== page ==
“The technological and social advances of the time had bridged the geographical gaps in ways that made the world community a neighborhood. Yet King recognized that, even within the transformed smaller world, an unconscious person—more importantly, an unconscious nation—could fail in the ethical commitment necessary to make the neighborhood a brotherhood.”

Callahan also discussed King’s other areas of focus: the Black Church, poverty, and militarism, explaining challenges to the church’s lack of intervention. She mentioned the Poor People’s Campaign, which criticized the disproportionate government expenditures being sent to a war in Vietnam.  “Sounds familiar,” she said, and the room fell silent.

From here, Callahan introduced the modern revolution occurring through the Black Lives Matter movement. Due to new technology allowing news such as the shooting of Michael Brown, Jr., to spread almost instantaneously, a greater embrace of the intersectionality between all identities, especially gender identities, the modern revolution is succeeding, she said. Continuing progress, she said, “will require a courageous rejection of the aspiration to and longing for patriarchal and hierarchical organization, as well as an understanding that, if we don’t love all of us, then we don’t actually love any of us.”

Concluding her talk, Callahan said, “We can’t sleep now. We have to stay woke.”

After warm applause, Dion Lewis thanked her again, and expressed gratitude to everyone who had helped organize the events. He stated that one must wonder how to become a “beacon” for justice and equity.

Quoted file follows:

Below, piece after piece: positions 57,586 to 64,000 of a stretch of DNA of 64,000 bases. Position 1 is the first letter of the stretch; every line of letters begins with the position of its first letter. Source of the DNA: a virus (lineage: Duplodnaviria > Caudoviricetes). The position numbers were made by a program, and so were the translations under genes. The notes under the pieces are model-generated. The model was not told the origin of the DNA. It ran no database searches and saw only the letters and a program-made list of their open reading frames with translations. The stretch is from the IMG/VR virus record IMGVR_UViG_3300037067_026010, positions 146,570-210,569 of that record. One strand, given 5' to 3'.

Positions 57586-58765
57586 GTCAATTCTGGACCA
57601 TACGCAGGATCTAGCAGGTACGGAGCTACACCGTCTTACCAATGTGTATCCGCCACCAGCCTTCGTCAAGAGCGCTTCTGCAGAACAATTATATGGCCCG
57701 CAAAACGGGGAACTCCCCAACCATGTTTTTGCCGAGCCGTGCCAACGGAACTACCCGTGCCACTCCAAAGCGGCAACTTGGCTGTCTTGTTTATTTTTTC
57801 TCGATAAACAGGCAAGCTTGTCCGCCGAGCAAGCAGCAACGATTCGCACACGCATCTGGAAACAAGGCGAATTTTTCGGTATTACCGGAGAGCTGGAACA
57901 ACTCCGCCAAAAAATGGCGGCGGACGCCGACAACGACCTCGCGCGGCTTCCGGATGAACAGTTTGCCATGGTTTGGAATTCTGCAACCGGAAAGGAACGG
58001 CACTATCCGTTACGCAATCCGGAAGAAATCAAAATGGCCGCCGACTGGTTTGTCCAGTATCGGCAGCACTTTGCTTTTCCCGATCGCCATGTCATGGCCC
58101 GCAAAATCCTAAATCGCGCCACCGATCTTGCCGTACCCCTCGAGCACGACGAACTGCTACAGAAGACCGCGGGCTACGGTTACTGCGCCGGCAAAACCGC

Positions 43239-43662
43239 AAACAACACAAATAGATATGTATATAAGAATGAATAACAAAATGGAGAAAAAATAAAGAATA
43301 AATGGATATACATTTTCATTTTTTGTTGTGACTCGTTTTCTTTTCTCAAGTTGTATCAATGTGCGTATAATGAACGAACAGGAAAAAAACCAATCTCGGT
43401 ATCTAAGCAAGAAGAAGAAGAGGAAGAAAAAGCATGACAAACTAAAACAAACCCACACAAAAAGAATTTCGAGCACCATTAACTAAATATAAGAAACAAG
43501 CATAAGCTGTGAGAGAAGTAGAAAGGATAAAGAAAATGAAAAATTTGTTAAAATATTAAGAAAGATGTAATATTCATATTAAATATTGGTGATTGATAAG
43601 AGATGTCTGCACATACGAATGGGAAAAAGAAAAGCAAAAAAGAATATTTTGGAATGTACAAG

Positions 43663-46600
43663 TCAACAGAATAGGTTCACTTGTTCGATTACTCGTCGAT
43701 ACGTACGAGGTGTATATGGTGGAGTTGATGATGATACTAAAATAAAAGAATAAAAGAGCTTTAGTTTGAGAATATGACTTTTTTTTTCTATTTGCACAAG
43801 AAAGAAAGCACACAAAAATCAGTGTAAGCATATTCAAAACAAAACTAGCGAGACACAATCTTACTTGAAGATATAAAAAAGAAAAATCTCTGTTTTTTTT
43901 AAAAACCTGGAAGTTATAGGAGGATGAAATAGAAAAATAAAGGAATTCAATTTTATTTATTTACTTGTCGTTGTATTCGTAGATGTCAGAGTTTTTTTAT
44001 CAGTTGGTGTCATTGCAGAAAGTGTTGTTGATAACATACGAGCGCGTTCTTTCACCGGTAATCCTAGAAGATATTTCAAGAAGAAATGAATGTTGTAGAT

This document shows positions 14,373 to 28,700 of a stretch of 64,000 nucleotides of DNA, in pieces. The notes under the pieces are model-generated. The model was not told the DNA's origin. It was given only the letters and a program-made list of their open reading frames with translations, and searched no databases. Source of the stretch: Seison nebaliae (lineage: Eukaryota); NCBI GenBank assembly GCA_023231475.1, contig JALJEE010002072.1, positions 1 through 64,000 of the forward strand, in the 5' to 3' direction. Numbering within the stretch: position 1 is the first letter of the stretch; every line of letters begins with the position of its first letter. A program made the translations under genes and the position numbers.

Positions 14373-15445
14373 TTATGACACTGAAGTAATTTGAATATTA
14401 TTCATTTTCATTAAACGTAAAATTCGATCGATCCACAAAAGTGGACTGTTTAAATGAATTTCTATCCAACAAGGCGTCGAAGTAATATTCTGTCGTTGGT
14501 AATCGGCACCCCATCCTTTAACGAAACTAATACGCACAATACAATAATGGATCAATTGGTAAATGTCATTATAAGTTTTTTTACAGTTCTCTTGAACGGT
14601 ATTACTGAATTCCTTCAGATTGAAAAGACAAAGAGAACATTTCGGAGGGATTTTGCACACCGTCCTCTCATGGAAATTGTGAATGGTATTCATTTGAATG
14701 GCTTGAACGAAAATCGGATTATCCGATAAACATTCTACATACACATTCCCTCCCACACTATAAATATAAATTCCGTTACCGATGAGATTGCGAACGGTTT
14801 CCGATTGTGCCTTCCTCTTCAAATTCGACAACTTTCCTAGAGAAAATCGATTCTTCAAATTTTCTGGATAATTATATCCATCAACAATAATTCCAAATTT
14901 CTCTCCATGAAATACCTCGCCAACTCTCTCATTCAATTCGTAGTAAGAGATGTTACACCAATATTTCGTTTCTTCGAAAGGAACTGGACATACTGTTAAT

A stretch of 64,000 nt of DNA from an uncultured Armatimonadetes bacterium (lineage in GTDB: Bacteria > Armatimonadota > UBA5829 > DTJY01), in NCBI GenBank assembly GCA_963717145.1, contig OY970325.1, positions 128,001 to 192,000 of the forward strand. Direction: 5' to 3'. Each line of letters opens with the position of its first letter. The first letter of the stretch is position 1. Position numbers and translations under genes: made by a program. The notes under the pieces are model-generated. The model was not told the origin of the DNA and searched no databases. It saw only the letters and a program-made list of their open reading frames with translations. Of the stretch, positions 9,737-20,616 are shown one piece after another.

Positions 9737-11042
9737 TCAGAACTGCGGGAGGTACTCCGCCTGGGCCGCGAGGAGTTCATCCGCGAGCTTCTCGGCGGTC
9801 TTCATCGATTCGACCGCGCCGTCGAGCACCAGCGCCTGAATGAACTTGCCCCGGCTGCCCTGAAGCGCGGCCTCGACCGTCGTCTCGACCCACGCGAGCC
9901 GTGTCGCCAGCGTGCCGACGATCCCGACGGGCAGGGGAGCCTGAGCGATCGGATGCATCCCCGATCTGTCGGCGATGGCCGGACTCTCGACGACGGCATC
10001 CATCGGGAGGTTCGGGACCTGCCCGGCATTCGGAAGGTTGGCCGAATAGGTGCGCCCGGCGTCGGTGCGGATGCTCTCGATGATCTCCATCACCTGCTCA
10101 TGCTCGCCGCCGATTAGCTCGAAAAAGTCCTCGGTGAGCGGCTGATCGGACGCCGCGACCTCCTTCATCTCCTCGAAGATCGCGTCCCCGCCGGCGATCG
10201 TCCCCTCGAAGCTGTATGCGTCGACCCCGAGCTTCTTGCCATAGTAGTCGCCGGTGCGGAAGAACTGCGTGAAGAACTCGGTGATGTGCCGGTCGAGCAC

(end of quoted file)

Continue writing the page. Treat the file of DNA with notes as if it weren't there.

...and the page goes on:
Feedback after the event was very positive. Joy Martinez ’16 said, “I thought the speaker was just really wonderful to listen to in considering the Civil Rights Movement and King’s work.” Geoffrey Shepard ’16 also said, “I thought it was really interesting, really inspiring. I’m glad that we’ve moved beyond just celebrating King’s legacy on one day.”

On Friday, there will be a collection and reception at the Friends Meeting House at 12:30 with the Swarthmore Gospel Choir and a guest Haitian musician.


Image taken by Jacob Demree.

Jacob Demree

Jacob is a freshman from Mount Laurel, NJ, who has loved reading ever since reading Bob Books and writing ever since scribbling notes to his parents and siblings. Trying to see if a quadruple major is possible, he spends his time searching for endnotes, reducing margin sizes, and, of course, reading The Daily Gazette. When he’s not doing any of these things, he enjoys reading non-required materials (and not annotating them), playing guitar, gangsa, piano, or melodica, helping out social justice efforts on campus, and hanging out with friends and family at museums and Sharples. He plans to start planning his program of study before the end of his sophomore year.